Sean Kelly’s review published on Letterboxd:
Violation is a horror-laden drama and the feature film debut from writer/directors Madeleine Sims-Fewer and Dusty Mancinelli. Sims-Fewer also stars in the film as the protagonist Miriam, who is seeking vengeance for a sexual assault she suffers. The story of the film is told non-chronologically, with the titular violation not occurring until the midway point. This allows for much refocusing of context, as we evaluate the mental state of Miriam during this horrific ordeal.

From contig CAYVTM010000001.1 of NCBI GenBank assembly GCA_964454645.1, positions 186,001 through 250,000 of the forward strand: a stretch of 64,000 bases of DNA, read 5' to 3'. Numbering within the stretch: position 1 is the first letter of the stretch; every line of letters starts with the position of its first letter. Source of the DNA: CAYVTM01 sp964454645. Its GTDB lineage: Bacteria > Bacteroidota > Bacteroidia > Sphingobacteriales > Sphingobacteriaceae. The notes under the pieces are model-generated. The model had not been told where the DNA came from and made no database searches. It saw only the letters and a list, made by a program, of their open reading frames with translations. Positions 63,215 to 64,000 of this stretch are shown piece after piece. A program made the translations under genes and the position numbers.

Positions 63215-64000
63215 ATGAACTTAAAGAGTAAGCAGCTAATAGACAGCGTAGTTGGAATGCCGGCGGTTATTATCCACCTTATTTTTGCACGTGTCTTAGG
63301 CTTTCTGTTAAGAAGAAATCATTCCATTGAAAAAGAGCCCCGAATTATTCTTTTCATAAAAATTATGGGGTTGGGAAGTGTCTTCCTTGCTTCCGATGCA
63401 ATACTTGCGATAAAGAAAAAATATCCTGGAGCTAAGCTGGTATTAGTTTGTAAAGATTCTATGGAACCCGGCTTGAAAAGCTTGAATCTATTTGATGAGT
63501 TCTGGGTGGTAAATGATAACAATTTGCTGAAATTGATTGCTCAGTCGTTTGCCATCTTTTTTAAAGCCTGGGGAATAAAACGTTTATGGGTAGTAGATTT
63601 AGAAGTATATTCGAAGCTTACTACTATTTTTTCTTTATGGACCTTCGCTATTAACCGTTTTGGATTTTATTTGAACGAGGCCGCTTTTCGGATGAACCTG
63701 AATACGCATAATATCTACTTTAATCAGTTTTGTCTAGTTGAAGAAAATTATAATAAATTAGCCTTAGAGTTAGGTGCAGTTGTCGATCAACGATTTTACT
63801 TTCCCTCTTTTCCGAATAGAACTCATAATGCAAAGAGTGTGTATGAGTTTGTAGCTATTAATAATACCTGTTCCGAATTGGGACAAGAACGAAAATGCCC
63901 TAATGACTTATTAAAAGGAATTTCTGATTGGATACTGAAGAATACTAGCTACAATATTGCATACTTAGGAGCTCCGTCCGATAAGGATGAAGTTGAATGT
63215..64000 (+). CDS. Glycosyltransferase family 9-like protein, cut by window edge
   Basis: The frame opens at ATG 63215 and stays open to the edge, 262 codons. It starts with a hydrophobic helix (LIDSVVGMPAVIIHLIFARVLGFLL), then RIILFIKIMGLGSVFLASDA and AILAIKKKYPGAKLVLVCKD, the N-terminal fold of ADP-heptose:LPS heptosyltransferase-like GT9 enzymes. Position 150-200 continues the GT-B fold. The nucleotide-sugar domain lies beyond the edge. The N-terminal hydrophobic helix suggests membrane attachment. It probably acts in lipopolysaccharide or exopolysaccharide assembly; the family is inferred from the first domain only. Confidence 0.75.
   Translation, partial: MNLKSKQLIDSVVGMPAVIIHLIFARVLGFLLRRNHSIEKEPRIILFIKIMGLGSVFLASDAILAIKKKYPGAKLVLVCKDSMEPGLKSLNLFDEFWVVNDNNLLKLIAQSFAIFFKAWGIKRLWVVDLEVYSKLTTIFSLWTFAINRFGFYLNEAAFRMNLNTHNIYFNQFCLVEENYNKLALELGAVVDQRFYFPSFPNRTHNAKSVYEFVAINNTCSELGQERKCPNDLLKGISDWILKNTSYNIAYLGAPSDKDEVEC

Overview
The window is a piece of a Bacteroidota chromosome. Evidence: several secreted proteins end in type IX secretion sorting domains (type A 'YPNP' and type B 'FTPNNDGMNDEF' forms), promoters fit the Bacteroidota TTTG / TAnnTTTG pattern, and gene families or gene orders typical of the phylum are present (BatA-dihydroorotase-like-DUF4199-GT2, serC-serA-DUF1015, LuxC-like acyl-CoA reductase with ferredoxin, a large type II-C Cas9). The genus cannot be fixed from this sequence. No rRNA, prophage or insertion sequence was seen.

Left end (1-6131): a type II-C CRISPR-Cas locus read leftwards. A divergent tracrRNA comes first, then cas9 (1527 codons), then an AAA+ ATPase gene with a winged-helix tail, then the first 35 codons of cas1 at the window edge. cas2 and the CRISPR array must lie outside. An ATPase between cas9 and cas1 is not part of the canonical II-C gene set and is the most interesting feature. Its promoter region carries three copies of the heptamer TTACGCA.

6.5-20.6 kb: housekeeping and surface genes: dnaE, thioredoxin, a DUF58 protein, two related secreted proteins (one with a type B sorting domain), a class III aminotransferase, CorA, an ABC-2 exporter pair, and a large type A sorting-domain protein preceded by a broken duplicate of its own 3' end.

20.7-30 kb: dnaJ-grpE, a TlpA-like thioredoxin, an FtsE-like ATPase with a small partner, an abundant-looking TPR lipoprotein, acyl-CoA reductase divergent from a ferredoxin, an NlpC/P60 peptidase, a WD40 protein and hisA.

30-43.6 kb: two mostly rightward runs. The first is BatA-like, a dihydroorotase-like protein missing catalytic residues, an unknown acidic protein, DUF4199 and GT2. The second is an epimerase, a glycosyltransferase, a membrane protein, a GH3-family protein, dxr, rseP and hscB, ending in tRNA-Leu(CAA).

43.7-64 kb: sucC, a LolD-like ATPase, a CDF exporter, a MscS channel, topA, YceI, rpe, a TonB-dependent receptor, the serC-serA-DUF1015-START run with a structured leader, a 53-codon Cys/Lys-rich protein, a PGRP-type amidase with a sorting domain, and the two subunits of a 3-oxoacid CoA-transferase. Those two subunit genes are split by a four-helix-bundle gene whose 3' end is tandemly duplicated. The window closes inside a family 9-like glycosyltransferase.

The best way I can describe Violation is that the film is “beautifully disturbing,” with its well-shot visuals, including many close-ups of insects, and melodic score contrasting greatly with the horrific scenario. It should be noted that Violation is a rape-revenge film that doesn’t fetishize the act itself, which is shown entirely through close-ups, and in fact, somewhat reverses the objectification during the revenge-act. While Violation does feature some shocking acts of violence, the real horror in the film comes from the victim-blaming Miriam experiences after the act, which adds a real true-to-life air to the film. Overall, Violation is a revenge film that will stick with you long after the credits roll.